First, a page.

One of the most frequently asked questions by visitors to Cobh is, ‘do you ever get any snow here?’. The most frequent response is ‘not very often and not very much of it’. The Palm trees that line the main street along the town surprise visitors and in the sunshine can certainly impart a hint of the tropics. This year however several generations of Cobh residents were to witness one of the heaviest snowfalls in the general memory of the town. The confluence of biting cold Easterly Arctic winds bringing incredibly heavy deposits of snow and the raging gales of storm Emma coming from the South, combined to deliver blizzard like conditions usually associated with much colder polar climates. Public Transport and a lot of business’s were impeded, roads were blocked with snow drifts leading later to black ice and thousands of tons of melting slush. All had to be overcome to deliver essential services. Despite the challenges many of the small local stores remained open in loyalty to their daily customers.
The most interesting effect by far during those Arctic days in early March was that the spirit of the townspeople seems to have been universally lifted. As it was impossible to drive cars in the conditions, everybody was out walking. Walking gingerly across the newly blanketed white expanse, walking and talking to each other, walking and sharing stories of burst pipes, discussing the possibility of outages of power, offering assistance and advice on how to survive the snow and much more. There was an uplifting of community bonding, a sense of shared adversity, a collective joy at the fun and amazement being experienced by children playing in snow for the first time in their young lives. For adults who had never had to shovel snow from their drives, a whole suite of necessary chores were created. All said it was wonderful. The added bonus was that our spectacularly photogenic town was enhanced even more. The shapes and contours of architecturally preserved buildings were even more amazing draped in brilliant white. The marked detail of vegetation and tree limbs delineated by fresh snowfall engaged the eye and supplanted the mundane. After a couple of days, the novelty of having ‘snow days’ in front of the fire wore off and reality had to be faced again. But for a brief period in March, the sentiment certainly was….let it snow, let it snow, let in snow !!!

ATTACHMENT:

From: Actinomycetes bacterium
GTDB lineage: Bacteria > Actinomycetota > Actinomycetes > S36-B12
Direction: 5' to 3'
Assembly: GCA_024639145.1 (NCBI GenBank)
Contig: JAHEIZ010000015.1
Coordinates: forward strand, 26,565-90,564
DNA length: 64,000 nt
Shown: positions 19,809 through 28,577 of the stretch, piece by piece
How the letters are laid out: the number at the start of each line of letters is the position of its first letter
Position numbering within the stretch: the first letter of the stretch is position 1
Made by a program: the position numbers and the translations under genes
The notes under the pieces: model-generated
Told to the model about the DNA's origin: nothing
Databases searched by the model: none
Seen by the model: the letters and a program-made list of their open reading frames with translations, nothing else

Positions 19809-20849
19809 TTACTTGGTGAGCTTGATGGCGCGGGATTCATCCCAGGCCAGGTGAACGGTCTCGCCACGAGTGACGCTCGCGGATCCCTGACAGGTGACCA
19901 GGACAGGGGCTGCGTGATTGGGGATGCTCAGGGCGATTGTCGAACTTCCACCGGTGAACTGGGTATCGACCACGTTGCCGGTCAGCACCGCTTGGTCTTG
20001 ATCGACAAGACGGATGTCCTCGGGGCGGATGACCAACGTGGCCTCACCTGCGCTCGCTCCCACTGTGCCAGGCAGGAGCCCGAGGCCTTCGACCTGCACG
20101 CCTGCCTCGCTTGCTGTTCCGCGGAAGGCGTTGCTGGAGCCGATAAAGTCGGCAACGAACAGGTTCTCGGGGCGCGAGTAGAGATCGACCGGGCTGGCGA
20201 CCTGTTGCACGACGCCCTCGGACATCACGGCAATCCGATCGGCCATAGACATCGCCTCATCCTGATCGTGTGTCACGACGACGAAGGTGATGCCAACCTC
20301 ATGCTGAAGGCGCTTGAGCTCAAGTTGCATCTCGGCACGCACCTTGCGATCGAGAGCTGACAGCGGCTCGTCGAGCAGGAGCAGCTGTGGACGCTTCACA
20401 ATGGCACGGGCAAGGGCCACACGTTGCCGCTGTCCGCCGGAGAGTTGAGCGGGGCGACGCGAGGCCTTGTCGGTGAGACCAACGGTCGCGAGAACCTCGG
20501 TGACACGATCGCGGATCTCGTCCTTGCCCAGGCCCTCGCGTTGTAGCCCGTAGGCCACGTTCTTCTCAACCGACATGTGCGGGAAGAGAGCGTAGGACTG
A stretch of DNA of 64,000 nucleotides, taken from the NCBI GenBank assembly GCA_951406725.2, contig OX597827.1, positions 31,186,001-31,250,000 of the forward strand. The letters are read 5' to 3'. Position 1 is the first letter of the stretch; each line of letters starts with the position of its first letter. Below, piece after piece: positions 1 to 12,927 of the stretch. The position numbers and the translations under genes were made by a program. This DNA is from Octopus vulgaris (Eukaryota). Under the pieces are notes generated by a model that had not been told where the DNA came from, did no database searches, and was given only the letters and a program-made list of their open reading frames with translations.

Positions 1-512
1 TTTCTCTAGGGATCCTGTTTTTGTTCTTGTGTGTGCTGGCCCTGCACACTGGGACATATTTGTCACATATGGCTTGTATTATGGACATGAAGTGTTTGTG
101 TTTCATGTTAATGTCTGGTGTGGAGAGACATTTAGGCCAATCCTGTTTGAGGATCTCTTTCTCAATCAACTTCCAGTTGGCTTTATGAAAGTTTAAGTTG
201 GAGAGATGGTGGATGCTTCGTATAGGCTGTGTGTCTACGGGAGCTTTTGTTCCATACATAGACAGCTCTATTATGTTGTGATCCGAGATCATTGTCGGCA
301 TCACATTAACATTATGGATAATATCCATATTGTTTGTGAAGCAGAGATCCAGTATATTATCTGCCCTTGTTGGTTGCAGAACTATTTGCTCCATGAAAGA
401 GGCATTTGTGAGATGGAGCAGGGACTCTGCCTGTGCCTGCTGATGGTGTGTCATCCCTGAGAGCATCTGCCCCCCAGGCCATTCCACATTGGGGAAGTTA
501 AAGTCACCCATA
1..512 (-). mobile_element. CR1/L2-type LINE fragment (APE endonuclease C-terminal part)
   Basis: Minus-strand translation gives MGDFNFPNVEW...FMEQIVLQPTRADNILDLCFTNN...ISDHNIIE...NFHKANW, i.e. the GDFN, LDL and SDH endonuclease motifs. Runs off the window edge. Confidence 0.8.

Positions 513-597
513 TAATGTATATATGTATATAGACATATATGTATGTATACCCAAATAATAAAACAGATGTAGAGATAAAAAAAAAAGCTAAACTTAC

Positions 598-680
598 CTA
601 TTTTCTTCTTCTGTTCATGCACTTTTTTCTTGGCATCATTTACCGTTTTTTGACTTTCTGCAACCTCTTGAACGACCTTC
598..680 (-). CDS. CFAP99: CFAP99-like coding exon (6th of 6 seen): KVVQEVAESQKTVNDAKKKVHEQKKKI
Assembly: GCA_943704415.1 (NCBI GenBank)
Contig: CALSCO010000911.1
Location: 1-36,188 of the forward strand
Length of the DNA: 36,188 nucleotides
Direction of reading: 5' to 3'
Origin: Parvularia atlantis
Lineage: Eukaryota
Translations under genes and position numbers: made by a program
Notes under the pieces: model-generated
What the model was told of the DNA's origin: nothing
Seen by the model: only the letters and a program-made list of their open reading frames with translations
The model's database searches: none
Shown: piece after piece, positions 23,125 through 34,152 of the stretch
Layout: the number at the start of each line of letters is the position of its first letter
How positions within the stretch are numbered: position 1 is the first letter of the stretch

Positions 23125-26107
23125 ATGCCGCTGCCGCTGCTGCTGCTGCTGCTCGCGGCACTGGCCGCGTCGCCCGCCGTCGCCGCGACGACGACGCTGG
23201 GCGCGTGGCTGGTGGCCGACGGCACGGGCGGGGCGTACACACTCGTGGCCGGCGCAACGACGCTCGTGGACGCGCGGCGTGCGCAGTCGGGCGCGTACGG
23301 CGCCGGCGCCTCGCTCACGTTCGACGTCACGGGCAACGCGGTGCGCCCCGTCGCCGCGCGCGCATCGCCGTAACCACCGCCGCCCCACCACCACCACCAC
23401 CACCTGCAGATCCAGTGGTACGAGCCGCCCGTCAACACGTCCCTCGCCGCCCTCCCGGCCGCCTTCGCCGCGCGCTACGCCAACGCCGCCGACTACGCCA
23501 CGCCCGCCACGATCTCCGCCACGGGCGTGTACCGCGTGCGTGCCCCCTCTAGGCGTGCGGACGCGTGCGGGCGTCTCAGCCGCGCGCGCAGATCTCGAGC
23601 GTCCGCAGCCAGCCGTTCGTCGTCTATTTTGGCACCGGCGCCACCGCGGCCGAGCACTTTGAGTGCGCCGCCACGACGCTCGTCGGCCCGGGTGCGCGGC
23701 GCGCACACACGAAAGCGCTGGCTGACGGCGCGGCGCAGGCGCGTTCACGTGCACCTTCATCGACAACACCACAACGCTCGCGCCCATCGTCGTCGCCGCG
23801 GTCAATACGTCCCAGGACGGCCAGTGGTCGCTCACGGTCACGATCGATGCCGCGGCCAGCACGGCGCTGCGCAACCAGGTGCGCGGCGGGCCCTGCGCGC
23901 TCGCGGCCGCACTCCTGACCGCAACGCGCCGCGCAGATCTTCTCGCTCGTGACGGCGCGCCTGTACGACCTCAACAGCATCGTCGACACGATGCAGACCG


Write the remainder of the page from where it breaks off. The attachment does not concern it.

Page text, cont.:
(C) Michael Martin 2018
Photos: (C) Geraldine Martin